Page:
Herefordshire meadow teeming with life

Frances Weeks of Herefordshire Wildlife Trust reveals why Hereford’s Lugg Meadow is such a rich wildlife paradise. This report first appeared in the Hereford Times OnePlanet environment excerpt, which is published monthly

LUGG Meadow is one of Hereford’s treasures: a rare flood meadow of historic and botanical significance and a much loved and visited green space on the outskirts of town.

Ownership of the meadow is divided between a number of different organizations and individuals, including the Herefordshire Wildlife Trust, and a number of local residents hold historic common rights, such as the Lammas’ Day Grazing Right on August 12 at Candlemas on February 2.

The meadow is designated as a site of special scientific interest and is home to a rich fauna.

Curlew by John Bridges

Otters and kingfishers are regularly sighted along the river, and in the spring the rare Snakehead Fritillary blooms in the prairie.

Another species yet heard, and sometimes seen here, is the curlew – although numbers have declined sharply.

However, we were delighted to see a curlew chick successfully fly off the Lower Lugg meadow this year.

While a small number of curlews continue to nest here each year, it has been several years since a chick has reached this stage.

Hereford Times: Snakehead Fritillaries on Lugg Meadow.  Photo: Sarah CurtisSnakehead Fritillaries on Lugg Meadow. Photo: Sarah Curtis

It is wonderful that despite the pressures of the modern world, this population is sustaining itself here on the outskirts of the city, especially since the curlew is one of our fastest declining breeding bird species in the world. nationwide, showing a 46% decline across the UK since 1994. -2010 * (* British Trust for Ornithology).

Due to this iconic bird, public access has been limited to Lower Lugg Meadow and Hampton Meadow during their breeding season for a few years and these restrictions have now been extended until 2026.

In mid-August, interns Kath Beasley and Sarah King conducted a bat survey at Lugg Meadow and recorded 57 overflights of Daubenton’s bats – a great result considering they had to cancel the inquiry late due to bad weather!

Hereford Times: Little Egrets on Lugg Meadow, Hereford.  Photo: Sarah CurtisLittle Egrets on Lugg Meadow, Hereford. Photo: Sarah Curtis

To record the bats, they walked a 1 km transect through the prairie, stopping for four minutes at 10 points and recording all calls from a Daubenton bat using a tracking detector. bat.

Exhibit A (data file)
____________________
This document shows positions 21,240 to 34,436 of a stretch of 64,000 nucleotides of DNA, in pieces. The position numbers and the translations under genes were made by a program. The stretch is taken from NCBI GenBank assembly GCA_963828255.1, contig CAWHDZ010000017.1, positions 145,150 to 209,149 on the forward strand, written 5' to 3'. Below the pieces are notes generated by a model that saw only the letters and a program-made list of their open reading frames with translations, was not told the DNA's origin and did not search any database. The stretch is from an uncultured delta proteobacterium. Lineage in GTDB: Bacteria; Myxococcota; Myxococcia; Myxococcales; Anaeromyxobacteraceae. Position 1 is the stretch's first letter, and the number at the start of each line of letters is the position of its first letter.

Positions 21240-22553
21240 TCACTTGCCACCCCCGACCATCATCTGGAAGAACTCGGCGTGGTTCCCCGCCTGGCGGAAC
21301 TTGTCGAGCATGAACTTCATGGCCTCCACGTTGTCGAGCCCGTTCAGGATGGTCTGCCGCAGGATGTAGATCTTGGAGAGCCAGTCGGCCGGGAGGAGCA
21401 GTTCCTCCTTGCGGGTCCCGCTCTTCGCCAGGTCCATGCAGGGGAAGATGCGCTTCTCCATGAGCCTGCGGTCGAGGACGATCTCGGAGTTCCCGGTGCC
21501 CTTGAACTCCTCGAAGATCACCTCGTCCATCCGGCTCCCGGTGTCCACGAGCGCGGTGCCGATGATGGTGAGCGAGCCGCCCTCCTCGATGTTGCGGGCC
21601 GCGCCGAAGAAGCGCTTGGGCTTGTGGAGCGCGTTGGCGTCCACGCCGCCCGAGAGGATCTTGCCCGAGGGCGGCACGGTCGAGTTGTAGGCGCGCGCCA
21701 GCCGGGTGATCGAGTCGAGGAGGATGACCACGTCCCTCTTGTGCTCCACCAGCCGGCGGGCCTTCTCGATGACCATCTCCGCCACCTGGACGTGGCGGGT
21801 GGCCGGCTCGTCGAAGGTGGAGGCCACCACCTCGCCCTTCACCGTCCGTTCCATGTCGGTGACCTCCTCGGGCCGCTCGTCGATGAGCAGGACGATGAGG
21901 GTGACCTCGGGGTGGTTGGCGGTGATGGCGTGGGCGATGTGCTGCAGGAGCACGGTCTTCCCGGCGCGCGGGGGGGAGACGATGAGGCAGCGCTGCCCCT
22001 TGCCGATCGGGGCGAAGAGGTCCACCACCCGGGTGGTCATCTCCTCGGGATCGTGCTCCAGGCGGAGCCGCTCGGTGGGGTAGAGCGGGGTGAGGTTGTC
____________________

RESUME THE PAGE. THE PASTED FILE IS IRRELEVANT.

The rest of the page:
In September, a grassland restoration project: The Meadow Makers Project, in partnership with Herefordshire Meadows, starts at Lugg Mills, an eight-acre island formed by the confluence of the Lugg and Little Lugg at the northern end of the Upper Lugg Meadow.

This is to increase the number of species of wildflowers and grasses which, in turn, will benefit pollinating insects such as bumblebees and butterflies as well as all kinds of other invertebrates and small mammals.

Hereford Times: The Daubenton Bat.  Photo: Dale SuttonThe bat of Daubenton. Photo: Dale Sutton

In anticipation of this, we conducted bumblebee and plant surveys on the reserve so that we could compare the data after the work was completed and monitor the success of the project.

This fall, we planted small “clod plants” of wildflower species including burne, ox-eye daisy, meadowsweet, bushy vetch, and trefoil trefoil.

We also spread seeds of the yellow rattle, a wildflower known as the “meadow maker” because it is semi-parasitic on grasses and thus weakens them, allowing other less vigorous wildflowers to flourish. .

During October and November, the group of volunteers worked hard in adjacent Baynton Wood, cutting back vegetation to create clearer trails for walkers.

Hereford Times: Sarah King, Community Engagement Officer Intern at the Herefordshire Wildlife TrustSarah King, Community Engagement Officer Intern with Herefordshire Wildlife Trust

We continue to try to stay on top of garbage collection in the area as well, and a big thank you to all members of the public who help out on their visit.

As a flood-prone meadow, the reserve can be made inaccessible when the water rises in winter, so visit now for a leisurely fall walk – and remember that cattle currently graze the site in the fall, so keep them safe. dogs on a leash.


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Chris B. Hall